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CEO retiring from CRMC

Tom Reek, chief executive officer at Cuyuna Regional Medical Center in Crosby, h

CROSBY — After 37 years of service at Cuyuna Regional Medical Center in Crosby, chief executive officer Tom Reek recently announced his plans to retire. 

“It’s been a very difficult decision because this hasn’t been just a job, it’s been a passion,” said Reek.

But Reek said he’ll turn 65 in January and he’d like to spend more time with his two grandchildren, who live in Wisconsin. His wife, Nancy, was involved in a serious car accident last February, which also put things in perspective for them both. Nancy lost part of her kneecap in the crash and suffered a hand injury and internal injuries. 

Reek has many hobbies, including hunting, fishing, photography and traveling, but it’s the relationships in his life that he feels are the most important, including his family, friends and those relationships developed at work, by spending nearly four decades at the hospital system.

Originally from Michigan, Reek majored in institutional management at Michigan State. He enlisted in the Air Force and found himself working at the U.S. Air Force Regional Hospital in Minot, N.D., during the Vietnam War. His job was coordinating the return of wounded soldiers from the five-state area who were wounded in Vietnam back from the war zone. It was a difficult experience, to watch all these injured soldiers return from war who were his age, said Reek. 

After about 3-1/2 years in Minot, Reek was discharged from service and he began looking for a civilian job. His fellow airman, Ed Dahlberg, was hired as chief executive officer at Cuyuna Regional Medical Center and he asked Reek if he’d be his assistant administrator. Reek, who knew this was a great area for hunting and fishing, jumped at the opportunity. Reek was named CEO in 1980. 

In 1974, when Reek joined CRMC, it had about 125 employees and about a $2 million annual budget. Today, the hospital system has 850 employees and a $130 million annual budget. Back in 1974, the clinic had five doctors. Now the medical campus has more than 40 physicians and specialists who come to the medical center on a regular basis to treat patients. The hospital, back in 1974, performed about 250 surgeries a year and now its surgeons perform more than 5,000 surgeries annually. 

CRMC is the largest employer on the Cuyuna Range and the sixth largest employer in Crow Wing County. The growing medical campus also includes the Longville Lakes Clinic, the Care Center, Hallett Cottages, Heartwood and Dellwood Apartments. The hospital system also partners with Central Lakes Medical Center, Crosby Eye Clinic, Minneapolis Heart Institute, Regional Diagnostic Radiology, Adult and Pediatric Urology, Virginia Piper Cancer Institute, Presbyterian Homes and Riverwood Healthcare Center to offer specialized services to the community.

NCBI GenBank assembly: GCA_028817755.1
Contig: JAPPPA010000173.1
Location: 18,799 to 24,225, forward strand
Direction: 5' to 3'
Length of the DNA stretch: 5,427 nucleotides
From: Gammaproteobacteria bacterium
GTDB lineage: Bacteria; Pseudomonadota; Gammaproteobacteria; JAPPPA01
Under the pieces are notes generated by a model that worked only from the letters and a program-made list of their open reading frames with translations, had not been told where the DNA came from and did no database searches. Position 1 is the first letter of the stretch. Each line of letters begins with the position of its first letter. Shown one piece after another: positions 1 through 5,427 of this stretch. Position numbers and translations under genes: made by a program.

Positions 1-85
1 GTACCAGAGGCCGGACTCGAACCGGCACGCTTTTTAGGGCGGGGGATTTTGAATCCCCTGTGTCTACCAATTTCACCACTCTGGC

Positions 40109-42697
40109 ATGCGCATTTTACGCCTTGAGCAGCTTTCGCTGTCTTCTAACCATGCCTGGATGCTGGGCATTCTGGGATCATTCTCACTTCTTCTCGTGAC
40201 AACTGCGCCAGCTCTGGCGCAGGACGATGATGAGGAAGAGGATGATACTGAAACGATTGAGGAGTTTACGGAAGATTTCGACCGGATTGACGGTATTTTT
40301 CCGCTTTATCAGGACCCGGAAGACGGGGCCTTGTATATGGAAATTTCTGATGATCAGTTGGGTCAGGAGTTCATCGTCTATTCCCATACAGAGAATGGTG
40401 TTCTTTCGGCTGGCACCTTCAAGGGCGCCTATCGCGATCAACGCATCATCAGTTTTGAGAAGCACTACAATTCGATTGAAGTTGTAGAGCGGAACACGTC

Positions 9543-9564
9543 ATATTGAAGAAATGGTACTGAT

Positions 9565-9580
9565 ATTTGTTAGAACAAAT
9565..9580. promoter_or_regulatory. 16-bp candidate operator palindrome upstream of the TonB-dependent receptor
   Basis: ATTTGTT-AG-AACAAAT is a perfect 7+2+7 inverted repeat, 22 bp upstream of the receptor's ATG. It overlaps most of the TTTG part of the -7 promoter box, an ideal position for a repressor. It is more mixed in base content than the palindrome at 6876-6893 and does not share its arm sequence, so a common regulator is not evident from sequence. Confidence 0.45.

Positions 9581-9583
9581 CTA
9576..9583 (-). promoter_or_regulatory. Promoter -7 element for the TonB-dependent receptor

Reek said in the past senior citizens may have retired to the lakes area but continued to return to see their physicians in the Twin Cities metro area. This is changing as growing rural hospitals like Cuyuna offer more and more specialized services.

“People don’t have to travel to get the same kind of care,” said Reek.

Reek said the hospital was built in 1964 and the 50-bed nursing home was added in 1969. The first major hospital expansion project began in 1979. Other major hospital/clinic expansion projects took place in 2001 and 2008.

Reek said with the growth the medical center is projecting another expansion project in the next 3-5 years. The hospital is now in the early planning stages. 

Reek said when he looks back over the past 37 years he’s most proud of the relationships that have formed in the medical center, building trust within the community and ultimately resulting in improving health care for all the communities it serves. 

Reek said he enjoys getting a cup of coffee each morning and making his rounds around the medical center, chatting with employees and hospital visitors. 

“Visitors often are surprised at how friendly everyone is and the rapport we have with each other,” said Reek. “We kid each other. It’s a great environment for me to be in.”

Reek said the most frequent comments he receives are about employee service. In fact, the hospital was recently named in the Top 100 hospitals in the U.S. based on patient satisfaction data. 

Theresa Sullivan, chief operating officer at CRMC, said Reek’s leadership style has helped the hospital system become successful.

“He’s very approachable. He makes it fun to work. We work hard but we have fun,” said Sullivan. “His passion for the community, for the people we serve, is obvious and it’s something that becomes contagious. Tom likes to bring out the success in the people around him.”

“I’m fortunate to work in a system that helps people,” added Reek. “And that feels good.”

Reek said although he is retiring, the rest of his team is not. 

“We continue to grow, we continue to expand and look at new services. It’s a great opportunity for someone to come into this organization,” Reek said of his replacement.

Reek is on the board of directors for the Brainerd Lakes Area Community Foundation, as well as the Central Lakes College Advisory Board and Brainerd Lakes Chamber Board. In the mid-1980s Reek helped start Central Minnesota Diagnostics Inc., a non-profit cooperative that helps furnish imaging technology to hospitals. CMDI started when four hospitals banded together to purchase technology and now includes 65 hospitals. Reek serves as CMDI board chair. 

The hospital board has hired a search firm to find Reek’s replacement, a process that could take six to nine months. A search committee also will be formed. Reek said he’ll likely stay on until shortly after the new person is hired to help make a smooth transition.

JODIE TWEED may be reached at or 855-5858.